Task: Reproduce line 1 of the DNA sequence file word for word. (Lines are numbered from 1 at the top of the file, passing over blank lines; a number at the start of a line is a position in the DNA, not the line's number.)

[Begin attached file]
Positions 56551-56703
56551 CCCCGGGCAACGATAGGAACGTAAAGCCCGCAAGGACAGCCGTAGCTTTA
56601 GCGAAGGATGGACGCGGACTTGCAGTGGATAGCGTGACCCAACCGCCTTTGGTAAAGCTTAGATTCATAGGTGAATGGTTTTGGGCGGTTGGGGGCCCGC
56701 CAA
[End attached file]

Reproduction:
Positions 56551-56703